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For the last six-hundred years, Western civilisation has been preyed upon by unavoidable cycles of recurring catastrophe. The “turnings” [Highs, Awakenings, Unravellings, Crises] are predictable, and today our era of extreme volatility has peaked once more. We have been catapulted into a new viral reality; a world defined by fear, fragility, and isolation. So, what world awaits us on the other side? This catastrophe has set the stage for surveillance capitalism to flourish. Accelerated by our powerlessness and widespread panic, surveillance levels are at an all time high. Track and trace apps monitor our movement, video calls record our homes, and infrared cameras log our body temperature. Far from exhaustive, these crude surveillance mediums nevertheless play into the hands of the data-rich, requiring a different and more nuanced vocabulary in order to alert people to [and thus prevent] their unrestricted expansion and normalisation.

The project targets our habitual behaviours, those most affected by the lockdown, in order to infiltrate our routines and induce a heightened state of awareness in relation to data sovereignty. The supermarket is a typology historically connected with data usage, from Tesco's innovative Clubcard, to the technological and social advancements of the American Shopping Mall. As well as being a bastion of late-capitalism, it is also one of the few remaining outlets functioning during lockdown. However, our habitual mode(s) of shopping have been inverted. We no longer amble around a supermarket leisurely browsing the produce, instead opting to conduct most transactions online. Combining the decentralisation of consumption, the pioneering efforts of Clubcard's data processing, and the statistic that one supermarket holds roughly the equivalent number of calories that an individual will consume over their lifetime, the project asks: what might become of the ’supermarket' in a new, post-crisis, data-oriented society?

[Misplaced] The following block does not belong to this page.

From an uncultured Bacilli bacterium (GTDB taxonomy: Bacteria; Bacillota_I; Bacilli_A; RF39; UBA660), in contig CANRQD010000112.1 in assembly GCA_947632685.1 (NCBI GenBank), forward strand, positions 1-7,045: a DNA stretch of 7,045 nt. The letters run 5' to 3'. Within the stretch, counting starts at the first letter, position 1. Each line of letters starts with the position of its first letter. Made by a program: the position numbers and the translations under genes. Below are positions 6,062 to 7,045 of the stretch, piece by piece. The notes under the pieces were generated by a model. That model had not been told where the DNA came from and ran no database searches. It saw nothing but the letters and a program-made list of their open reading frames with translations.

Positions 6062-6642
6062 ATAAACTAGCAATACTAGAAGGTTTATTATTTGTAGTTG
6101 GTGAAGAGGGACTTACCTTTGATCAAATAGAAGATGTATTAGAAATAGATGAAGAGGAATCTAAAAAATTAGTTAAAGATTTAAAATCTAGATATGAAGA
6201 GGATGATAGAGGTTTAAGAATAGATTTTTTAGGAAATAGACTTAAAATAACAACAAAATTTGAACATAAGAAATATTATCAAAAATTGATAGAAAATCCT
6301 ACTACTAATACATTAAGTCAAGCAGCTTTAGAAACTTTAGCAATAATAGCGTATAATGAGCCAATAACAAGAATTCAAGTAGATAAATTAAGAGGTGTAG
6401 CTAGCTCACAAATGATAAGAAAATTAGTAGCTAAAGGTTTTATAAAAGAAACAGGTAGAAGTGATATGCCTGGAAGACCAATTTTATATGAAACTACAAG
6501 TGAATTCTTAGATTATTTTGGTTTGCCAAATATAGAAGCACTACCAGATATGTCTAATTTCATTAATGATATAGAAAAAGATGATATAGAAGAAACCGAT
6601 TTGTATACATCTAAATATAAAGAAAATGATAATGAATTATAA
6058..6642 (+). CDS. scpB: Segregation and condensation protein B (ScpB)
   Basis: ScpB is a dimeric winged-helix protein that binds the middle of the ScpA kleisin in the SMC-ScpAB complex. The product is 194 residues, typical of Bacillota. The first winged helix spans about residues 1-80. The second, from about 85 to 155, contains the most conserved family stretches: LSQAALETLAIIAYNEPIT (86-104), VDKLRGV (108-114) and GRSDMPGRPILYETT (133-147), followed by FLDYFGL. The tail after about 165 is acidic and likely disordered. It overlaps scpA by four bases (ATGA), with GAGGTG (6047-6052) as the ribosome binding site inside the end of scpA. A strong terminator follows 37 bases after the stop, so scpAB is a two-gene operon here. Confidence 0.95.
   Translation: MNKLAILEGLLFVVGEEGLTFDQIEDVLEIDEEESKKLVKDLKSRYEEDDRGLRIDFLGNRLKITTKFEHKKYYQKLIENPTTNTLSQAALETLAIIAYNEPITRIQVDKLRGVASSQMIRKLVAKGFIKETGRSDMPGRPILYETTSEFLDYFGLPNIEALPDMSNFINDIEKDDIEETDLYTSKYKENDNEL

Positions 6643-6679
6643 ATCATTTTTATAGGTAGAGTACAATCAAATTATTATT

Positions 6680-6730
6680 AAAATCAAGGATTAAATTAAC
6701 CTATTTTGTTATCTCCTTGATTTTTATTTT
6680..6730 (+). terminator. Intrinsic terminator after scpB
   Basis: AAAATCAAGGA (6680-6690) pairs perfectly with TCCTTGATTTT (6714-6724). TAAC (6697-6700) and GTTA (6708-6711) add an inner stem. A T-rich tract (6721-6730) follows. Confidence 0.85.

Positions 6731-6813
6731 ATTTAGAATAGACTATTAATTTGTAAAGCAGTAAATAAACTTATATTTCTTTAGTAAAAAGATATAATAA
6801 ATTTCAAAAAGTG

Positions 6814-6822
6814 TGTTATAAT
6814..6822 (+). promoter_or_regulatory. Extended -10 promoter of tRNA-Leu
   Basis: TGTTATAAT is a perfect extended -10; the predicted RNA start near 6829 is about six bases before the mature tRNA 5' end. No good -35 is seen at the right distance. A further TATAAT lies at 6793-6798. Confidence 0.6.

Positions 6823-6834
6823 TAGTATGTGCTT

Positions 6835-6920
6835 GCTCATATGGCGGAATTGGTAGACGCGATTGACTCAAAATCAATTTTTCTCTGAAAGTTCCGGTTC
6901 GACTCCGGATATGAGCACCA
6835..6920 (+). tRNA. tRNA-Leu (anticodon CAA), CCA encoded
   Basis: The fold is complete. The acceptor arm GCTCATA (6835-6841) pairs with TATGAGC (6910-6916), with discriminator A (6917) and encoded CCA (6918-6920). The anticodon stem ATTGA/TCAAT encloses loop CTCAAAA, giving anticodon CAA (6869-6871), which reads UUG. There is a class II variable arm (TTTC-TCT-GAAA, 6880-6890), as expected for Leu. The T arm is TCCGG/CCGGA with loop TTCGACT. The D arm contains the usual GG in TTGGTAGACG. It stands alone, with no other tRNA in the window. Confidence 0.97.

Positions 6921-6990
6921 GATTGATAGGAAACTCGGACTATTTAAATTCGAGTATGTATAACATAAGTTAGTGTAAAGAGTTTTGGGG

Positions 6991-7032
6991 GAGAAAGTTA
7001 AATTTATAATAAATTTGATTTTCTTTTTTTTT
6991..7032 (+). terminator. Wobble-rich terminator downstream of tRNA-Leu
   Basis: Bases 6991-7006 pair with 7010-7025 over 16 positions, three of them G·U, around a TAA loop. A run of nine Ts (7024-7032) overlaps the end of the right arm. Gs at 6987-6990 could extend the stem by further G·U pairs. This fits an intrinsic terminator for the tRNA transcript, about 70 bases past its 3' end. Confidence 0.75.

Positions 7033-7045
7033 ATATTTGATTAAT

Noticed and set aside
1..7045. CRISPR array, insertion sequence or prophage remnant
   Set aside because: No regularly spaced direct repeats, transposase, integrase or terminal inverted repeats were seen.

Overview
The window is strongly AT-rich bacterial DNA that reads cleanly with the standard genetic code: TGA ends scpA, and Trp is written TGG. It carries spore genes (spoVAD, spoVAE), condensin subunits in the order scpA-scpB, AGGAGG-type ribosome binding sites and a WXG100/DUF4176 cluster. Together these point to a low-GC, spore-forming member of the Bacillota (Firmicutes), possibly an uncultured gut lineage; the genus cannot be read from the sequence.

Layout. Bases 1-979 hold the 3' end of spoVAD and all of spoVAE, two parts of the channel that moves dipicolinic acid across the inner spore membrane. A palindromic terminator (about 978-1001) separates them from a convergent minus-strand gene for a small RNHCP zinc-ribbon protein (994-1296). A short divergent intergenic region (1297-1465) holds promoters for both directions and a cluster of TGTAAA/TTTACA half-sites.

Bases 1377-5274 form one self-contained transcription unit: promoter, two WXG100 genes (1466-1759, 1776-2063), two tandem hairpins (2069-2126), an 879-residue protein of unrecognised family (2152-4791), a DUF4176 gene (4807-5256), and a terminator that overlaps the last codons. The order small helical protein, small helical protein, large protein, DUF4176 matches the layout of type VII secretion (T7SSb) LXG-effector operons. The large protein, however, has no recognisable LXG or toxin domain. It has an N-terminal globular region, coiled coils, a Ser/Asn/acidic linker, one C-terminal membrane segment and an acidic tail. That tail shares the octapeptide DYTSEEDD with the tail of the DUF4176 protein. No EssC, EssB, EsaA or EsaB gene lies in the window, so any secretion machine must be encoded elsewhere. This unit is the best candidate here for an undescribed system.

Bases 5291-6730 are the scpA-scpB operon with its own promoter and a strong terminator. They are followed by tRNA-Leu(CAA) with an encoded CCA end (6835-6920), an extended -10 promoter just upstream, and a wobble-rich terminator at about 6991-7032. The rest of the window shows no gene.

A Companion of Krísis proposes an evolved supermarket typology - one centred around browsing. However, rather than browsing groceries, we are instead witness to the ever-evolving materialisation of one's data-persona. Drawing on an existing taxonomy of quad-dimensional shopping behaviours, the supermarket places data into one of four categories (Normative, Social, Sacred and Hedonistic); this data is subsequently synthesised into a sequence of multidimensional spaces. These spaces, and the liminal places between them, are then materialised in augmented reality. In its most simple version, the project takes the shape of recognisable supermarket forms, merely populated with personalised products, however, AR offers the opportunity to delve further into the depths of the surreal, in an attempt to disorient, unsettle, and ultimately startle the shopper into a greater state of self-awareness. Armed with a series of accompanying documents, individuals are encouraged to explore these multi-dimensions, utilising learnt behaviour from traditional browsing habits, to nurture more intimate relationships with their virtual-self.